Education Technology

How a TI Calculator and a Few Special Teachers Added up to an Engineering Career

Posted 02/18/2021 by Erin Patterson, TI Education Technology Software Development Manager

One of my earliest memories is of me in the car, at the age of four, playing electronic math drill games on my Little Professor. For many years, my primary car entertainment was seeing how many answers I could get right in a row. I could have never imagined that today I would actually work as a software engineer for the company that created that very toy!

Despite an early beginning using arithmetic for entertainment, I don’t remember ever thinking that “when I grow up, I’m going to be an engineer.” In fact, in school I never felt that I was very good at mathematics, and it wasn’t one of my favorite subjects. I always loved computers and technology but wasn’t sure that I could ever be “good enough” to actually turn that love into a career. Developing that confidence would take the help and support of many special teachers along the way.

One teacher that particularly stands out is Shirley Pfingston, who taught logical reasoning to our fourth grade class in Orland Park, Illinois. Yep, that’s right, fourth grade! During this special weekly class, we solved riddles and played logic games. Little did I know then that what Ms. Pfingston presented as something of an indoor recess was actually teaching us the building blocks of critical thinking. I feel so privileged to have been introduced to these important problem-solving and engineering concepts at such a young age.

Fast forward to high school when I took my first programming class, AP® Computer Science, with Greg Cichoracki. As the youngest student in the class, I was a bit intimidated at first. But, with Mr. Cichoracki’s encouragement, I soon became the go-to student when others needed help with their own programming assignments. Mr. Cichoracki pushed me even further out of my comfort zone by urging me to join Mathletes as the school’s oralist representative. In this competition, I regularly earned first place explaining complex mathematical topics to the judges. Finally, during my junior year, Mr. Cichoracki supported me in an independent study programming project. This was my first real taste of software development which sadly came to an abrupt ending when my family had to relocate to another part of the country.

The high school in Plano, Texas, where we moved to didn’t offer any math classes beyond AP® Calculus, which I had already taken. So, I enrolled in a college course: Differential Equations. At the time, I wasn’t at all ready for the class, and I struggled throughout it, but I credit my TI-82 graphing calculator for helping me to at least pass! I still have that same TI-82 graphing calculator (it still works) on my desk to remind me of where I’ve been and that the road hasn’t always been an easy one.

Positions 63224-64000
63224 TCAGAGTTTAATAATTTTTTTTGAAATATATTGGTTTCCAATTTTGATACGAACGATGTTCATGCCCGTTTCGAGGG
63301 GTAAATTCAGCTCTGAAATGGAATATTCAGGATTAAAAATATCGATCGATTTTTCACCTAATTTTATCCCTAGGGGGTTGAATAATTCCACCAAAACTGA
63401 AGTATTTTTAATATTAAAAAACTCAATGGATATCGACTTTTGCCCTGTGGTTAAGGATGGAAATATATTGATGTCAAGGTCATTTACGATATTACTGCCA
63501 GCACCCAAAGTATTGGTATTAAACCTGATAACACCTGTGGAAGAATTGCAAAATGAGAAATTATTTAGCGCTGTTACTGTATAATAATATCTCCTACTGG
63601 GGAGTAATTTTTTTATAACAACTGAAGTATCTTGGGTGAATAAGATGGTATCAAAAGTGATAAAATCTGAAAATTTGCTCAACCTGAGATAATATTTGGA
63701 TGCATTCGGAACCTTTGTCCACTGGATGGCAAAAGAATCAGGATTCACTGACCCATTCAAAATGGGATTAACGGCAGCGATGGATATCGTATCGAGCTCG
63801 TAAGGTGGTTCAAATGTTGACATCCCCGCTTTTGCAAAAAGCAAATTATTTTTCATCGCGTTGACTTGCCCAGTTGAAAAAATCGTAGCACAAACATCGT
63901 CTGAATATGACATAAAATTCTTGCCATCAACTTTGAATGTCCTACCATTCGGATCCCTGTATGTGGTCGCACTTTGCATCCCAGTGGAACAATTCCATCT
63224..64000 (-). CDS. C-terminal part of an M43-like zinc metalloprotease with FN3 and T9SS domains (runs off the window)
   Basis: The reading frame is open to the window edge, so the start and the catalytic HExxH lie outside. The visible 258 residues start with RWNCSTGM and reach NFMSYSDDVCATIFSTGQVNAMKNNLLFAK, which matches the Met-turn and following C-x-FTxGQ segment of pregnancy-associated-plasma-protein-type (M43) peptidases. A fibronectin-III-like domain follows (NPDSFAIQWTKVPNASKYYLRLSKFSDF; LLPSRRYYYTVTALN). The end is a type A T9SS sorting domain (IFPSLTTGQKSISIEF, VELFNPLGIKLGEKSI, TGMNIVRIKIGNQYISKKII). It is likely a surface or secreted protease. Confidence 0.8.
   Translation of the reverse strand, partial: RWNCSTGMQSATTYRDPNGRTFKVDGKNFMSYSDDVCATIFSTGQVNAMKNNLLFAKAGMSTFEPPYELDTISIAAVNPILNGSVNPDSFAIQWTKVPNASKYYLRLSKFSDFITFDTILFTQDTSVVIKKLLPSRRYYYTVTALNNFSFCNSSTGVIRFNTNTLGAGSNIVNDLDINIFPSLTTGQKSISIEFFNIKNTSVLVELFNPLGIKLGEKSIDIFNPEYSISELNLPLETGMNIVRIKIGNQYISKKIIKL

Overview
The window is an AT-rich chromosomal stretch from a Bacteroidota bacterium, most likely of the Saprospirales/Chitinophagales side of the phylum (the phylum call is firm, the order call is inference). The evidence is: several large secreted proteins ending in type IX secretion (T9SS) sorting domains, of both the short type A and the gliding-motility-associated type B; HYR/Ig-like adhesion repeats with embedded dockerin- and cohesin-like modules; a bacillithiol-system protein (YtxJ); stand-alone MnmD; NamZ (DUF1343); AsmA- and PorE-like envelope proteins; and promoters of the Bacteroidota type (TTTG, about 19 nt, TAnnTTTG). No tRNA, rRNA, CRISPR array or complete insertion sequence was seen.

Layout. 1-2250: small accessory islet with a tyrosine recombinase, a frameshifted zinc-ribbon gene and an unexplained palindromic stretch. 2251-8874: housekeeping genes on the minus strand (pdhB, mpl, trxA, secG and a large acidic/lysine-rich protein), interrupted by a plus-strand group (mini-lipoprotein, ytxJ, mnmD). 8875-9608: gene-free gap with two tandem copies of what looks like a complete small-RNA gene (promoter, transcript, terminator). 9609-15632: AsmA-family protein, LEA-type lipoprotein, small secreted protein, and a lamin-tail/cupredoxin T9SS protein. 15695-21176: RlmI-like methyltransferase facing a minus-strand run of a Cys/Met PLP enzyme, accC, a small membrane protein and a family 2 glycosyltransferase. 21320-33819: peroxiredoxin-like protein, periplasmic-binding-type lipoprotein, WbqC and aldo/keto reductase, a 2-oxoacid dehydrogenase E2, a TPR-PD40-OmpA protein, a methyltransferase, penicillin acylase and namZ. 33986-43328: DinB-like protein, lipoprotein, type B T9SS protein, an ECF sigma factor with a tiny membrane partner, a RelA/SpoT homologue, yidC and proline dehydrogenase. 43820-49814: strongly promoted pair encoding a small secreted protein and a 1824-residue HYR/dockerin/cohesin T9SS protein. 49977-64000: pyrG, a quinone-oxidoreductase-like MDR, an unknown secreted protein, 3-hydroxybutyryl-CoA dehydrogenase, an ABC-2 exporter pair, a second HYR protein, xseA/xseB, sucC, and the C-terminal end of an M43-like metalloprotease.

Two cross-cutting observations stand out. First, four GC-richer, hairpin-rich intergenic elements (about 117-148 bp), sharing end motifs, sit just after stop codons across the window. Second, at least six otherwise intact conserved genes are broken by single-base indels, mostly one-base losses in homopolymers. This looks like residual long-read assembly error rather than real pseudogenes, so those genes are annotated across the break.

After graduating high school, I attended Texas Christian University (TCU) where I majored in computer science and minored in English and math. I have to admit that I was feeling very discouraged by my first computer science class. While I was performing well in the class, there were very few females in the class, and a few of the boys were openly against the idea of women becoming computer scientists. The hostile, and frequently crude, remarks made me question my capabilities. I was about ready to admit defeat and switch majors when my professors, Craig Morgenstern and Bonnie Melhart, offered me a chance to work on an undergraduate research project. This project led to multiple grants and was the focus of my senior honors thesis. Even more importantly, working with these professors grew my self-confidence and problem-solving skills.

Erin Patterson
I joined Texas Instruments as a software engineer in 2010 and keep my Little Professor and my TI-82 graphing calculator on my desk to remind me how I got my start with TI technology.

Today, I am a Software Development Manager for Texas Instruments (TI), where I lead a team of talented developers. Our team is responsible for the creation and support of automated test tools for TI education technology. We develop special software that simulates human actions on TI calculators and software. It enables our team to write tests that verify functionality, such as: “Does the calculator return 4 for 2+2?” These tests are important because they can be rerun every time the code changes without needing a person to complete this tedious and repetitive task.

I would not be in this job without a lot of fabulous women before me who paved the way for females in STEM. This Engineers Week, I want to say thank you to the many teachers and mentors in my own life that provided me the skills and self-confidence to become a software engineer. I am proud to work for a company that is as passionate as I am about education and is dedicated to supporting tomorrow’s engineers, scientists and mathematicians.

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About the author: Erin Patterson is a Software Development Manager for the Education Technology group at Texas Instruments. She joined TI in 2010 and was elected to the technical ladder as a Member of Group Technical Staff in 2015. When she is not working, Patterson enjoys watercolor painting and 3D printing. She and her husband also love to travel and look forward to resuming their visiting of each of the U.S. national parks.